Where sea meets sky, there are lots of water molecules with an identity crisis. About a quarter of the H2O in water’s uppermost layer can’t decide whether to be liquid or gas: One hydrogen atom stays in the drink while the other pokes up, vibrating in the air.
This layer of molecular ambiguity is extremely thin and has little or no effect on the water below it, new data reported June 9 in Nature show. Right beneath the liquid’s surface, water molecules go about their business just as if the air weren’t there.
That may seem like a dull discovery, but the find is important, says Pavel Jungwirth of the Academy of Sciences of the Czech Republic in Prague, who wrote a commentary on the work in the same issue of Nature.
“In some ways this is a negative result,” Jungwirth says. “Sometimes a negative result can be very positive.”
Insights into the behavior of water molecules at this superthin surface layer may give scientists a better understanding of the bonding and behavior of pollutants or other compounds intermingling at the surface. The new data might also improve models of water’s interactions with the atmosphere and within cells, says physical chemist Dennis Hore of University of Victoria in British Columbia, who was not involved in the study.
The finding that water molecules with one hydrogen waving in the air have little effect on the arrangement of all the H2O below refutes an idea that’s been bandied about for ages — that water molecules in bulk below will fall into lockstep, organizing themselves into orderly layers, says Jungwirth.
“After the first layer, it’s all over,” he says. “A lot of people still subscribe to this long-range idea. But this shows very clearly that you don’t have long-range order in water.”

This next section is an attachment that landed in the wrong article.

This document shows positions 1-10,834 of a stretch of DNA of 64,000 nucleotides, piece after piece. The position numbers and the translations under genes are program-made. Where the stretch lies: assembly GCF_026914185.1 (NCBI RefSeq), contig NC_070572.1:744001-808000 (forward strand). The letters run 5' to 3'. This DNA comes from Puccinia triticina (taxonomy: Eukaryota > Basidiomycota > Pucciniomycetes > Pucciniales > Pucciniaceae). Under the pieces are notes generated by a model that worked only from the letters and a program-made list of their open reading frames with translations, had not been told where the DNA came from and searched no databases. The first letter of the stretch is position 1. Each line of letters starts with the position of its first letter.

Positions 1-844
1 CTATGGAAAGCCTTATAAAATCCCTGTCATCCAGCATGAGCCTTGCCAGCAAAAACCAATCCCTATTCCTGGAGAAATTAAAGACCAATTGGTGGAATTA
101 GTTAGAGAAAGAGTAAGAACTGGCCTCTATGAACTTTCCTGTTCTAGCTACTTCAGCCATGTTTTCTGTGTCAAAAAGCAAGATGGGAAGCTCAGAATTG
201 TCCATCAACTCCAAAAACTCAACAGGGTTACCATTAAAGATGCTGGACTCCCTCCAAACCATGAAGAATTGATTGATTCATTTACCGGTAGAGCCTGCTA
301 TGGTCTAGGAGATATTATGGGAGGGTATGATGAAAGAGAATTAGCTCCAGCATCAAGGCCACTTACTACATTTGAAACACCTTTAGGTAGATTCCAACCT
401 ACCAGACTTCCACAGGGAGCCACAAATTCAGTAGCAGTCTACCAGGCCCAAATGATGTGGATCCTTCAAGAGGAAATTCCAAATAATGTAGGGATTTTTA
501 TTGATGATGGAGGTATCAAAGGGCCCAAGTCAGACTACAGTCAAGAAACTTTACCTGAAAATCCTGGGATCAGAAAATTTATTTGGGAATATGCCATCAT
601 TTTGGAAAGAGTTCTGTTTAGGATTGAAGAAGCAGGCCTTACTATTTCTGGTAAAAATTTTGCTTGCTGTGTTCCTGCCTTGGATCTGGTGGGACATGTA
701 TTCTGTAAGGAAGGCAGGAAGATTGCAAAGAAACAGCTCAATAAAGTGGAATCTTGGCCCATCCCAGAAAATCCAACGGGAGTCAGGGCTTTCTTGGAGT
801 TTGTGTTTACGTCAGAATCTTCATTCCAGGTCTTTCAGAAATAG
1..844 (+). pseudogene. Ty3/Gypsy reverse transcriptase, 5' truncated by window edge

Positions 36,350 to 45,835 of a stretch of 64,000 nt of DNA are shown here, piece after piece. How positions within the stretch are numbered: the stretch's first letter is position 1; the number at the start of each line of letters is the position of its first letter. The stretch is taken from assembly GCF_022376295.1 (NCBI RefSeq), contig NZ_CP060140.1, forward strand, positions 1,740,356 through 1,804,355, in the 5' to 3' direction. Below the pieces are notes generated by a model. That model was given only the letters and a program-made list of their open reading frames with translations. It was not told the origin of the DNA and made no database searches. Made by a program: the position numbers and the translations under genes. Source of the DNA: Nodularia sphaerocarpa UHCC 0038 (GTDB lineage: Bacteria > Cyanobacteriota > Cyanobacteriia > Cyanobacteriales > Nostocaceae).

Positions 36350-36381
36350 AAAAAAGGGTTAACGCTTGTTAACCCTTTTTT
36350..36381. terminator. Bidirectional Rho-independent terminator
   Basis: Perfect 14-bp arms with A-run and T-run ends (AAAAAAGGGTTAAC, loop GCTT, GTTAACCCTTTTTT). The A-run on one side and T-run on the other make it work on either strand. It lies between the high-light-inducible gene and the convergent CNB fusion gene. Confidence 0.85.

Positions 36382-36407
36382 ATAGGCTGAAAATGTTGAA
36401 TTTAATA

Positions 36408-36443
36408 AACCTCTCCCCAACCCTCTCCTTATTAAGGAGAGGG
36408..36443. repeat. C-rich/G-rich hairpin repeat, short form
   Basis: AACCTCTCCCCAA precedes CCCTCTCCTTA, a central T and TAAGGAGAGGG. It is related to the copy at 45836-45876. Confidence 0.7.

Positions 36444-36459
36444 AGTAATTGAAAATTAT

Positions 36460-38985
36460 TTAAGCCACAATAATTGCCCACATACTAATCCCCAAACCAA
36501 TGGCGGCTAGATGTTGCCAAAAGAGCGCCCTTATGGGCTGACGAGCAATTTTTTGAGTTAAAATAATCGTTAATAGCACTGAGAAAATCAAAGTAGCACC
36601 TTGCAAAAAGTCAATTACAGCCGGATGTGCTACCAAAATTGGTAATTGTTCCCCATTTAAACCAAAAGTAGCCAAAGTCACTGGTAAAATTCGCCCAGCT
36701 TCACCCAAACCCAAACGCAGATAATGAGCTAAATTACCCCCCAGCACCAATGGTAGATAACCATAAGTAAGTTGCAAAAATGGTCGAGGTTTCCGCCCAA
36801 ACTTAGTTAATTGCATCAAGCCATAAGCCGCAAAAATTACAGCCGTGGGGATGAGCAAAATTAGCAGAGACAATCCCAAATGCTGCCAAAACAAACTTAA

Despite covering roughly 70 percent of Earth’s surface and constituting 60 percent or more of the human body, water still puzzles scientists. For example, according to water’s structural properties it shouldn’t be liquid, but rather gas, at everyday temperatures and pressures.
“Water may be the most common substance on Earth. But from a physics standpoint, it is pretty unusual,” says study coauthor Alexander Benderskii of the University of Southern California in Los Angeles.
Much of that unusualness is attributed to hydrogen bonding, which holds water together with a strangely strong looseness. While a water molecule’s oxygen is bonded to two hydrogen atoms, the oxygen also seeks connections with the hydrogen atoms of nearby water molecules. At any given time at ordinary temperatures, an oxygen atom in water is bonded to roughly 3.6 hydrogen atoms. Yet the partners in these interactions are always changing, shifting on a picosecond time scale.
By probing water’s bonds at the interface with air, Benderskii and his colleagues determined that the hydrogen poking down into the water is bonding to oxygen atoms below with only a slightly weaker attraction than the typical hydrogen bonding of water.